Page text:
The present invention defines tags in addition to those defined in the IT8 standard to identify spatial information as well as other information. Additional tags include “POS_X” and “POS_Y” which identify data types that specify an “X” and “Y” offset location from a known location (e.g., offset from a known alignment mark such as the upper, right-hand corner alignment mark), “POS_DX” and “POS_DY” which identify size data types, and “POS_UNITS” which identify the units of measure (e.g., inches, millimeters, pixels, etc.) for positioning values. Rather than specifying a “POS_DX” and “POS_DY” value for each color patch, where the color patches are of uniform size within the target image, “PATCH_HEIGHT” “PATCH_WIDTH” tags may be used to identify the uniform color patch height and width.
In the case where individual height and width are given, the POS_X and POS_Y values identify the upper left-hand corner of a rectangle that bounds the color patch. In this case where a uniform height and width are given along with a PATCH_HEIGHT and PATCH_WIDTH, POS_X and POS_Y data are interpreted to be the center of a rectangle of the size indicated.
To identify the dimensions of a target image page of a target image, “TARGET_WIDTH” and “TARGET_HEIGHT” tags define data types expressed in “POS_UNITS” that indicate the size of the target area on the target image. The target image size is no greater than the physical size of the target image medium. For example, if a target image is generated on letter size paper (8.5″×11″), the target width and height is no larger than 8.5″×11″. As is discussed in more detail below, the “TARGET_WIDTH” and “TARGET_HEIGHT” tags are used to facilitate determining the alignment of the target image. Alignment information is useful in determining the location of a color patch in a target image.
In addition to the new data tags, the present invention uses existing tags to identify the new information (e.g., device control signals) included in the IT8 data file.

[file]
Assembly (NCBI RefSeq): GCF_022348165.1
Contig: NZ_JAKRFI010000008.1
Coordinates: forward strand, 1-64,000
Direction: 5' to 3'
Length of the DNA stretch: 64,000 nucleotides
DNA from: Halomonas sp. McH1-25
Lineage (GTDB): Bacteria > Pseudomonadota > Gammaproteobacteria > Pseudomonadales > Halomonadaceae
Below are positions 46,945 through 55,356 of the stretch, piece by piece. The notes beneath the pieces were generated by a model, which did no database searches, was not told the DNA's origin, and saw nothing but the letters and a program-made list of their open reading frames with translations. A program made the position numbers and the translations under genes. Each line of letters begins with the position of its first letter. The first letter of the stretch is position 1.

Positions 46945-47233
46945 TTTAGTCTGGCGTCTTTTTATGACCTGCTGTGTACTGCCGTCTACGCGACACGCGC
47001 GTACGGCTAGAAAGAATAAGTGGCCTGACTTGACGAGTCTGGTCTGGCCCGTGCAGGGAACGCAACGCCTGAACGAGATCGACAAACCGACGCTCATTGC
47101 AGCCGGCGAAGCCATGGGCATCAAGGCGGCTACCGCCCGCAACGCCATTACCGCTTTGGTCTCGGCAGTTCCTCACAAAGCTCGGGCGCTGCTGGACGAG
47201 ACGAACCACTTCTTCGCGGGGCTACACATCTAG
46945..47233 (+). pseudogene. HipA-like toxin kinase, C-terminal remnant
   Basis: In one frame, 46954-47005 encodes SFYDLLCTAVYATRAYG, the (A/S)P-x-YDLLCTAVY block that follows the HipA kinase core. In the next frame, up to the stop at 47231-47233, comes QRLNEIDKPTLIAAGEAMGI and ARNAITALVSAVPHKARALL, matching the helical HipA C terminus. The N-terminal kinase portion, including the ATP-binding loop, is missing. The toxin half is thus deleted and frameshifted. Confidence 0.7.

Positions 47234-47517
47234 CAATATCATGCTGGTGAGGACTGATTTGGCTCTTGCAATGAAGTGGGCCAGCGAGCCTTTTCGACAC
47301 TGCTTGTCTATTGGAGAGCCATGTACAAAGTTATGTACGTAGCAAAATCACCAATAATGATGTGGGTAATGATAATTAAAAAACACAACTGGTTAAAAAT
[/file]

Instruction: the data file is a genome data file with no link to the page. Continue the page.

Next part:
Further, data in the measurement store may be used to generate the target image. Where the color device is an output device such as a printer or monitor, for example, the reference colors that are stored in the measurement store may be sent as device control signals to the color output device to generate the color patches which are then measured to yield the measured values. In a case of an input device such as a scanner or a digital camera, for example, the device control signals are generated by the color device upon input of a target image and the color patches in the target image are measured to yield the measured values. The correlation between device control signals and measured values provides a mapping between each of the reference colors and a color of the device.
Thus, once characterized, there is a one-to-one correlation between device control signals and measured values. It is therefore possible to predict a color which is generated (or detected in a case of an input device) for a given reference color. It is also possible, to use the correlation to formulate a prediction for colors other than reference colors. For example, where an unmeasured color is encountered, it is possible to derive a corresponding device control signal using an interpolation operation that makes use of reference colors that are similar to the unmeasured color and their corresponding device control signals. For example, it is possible to derive a device control signal that falls between two device control signals associated with two measured reference colors between which the unmeasured color falls.
Referring again to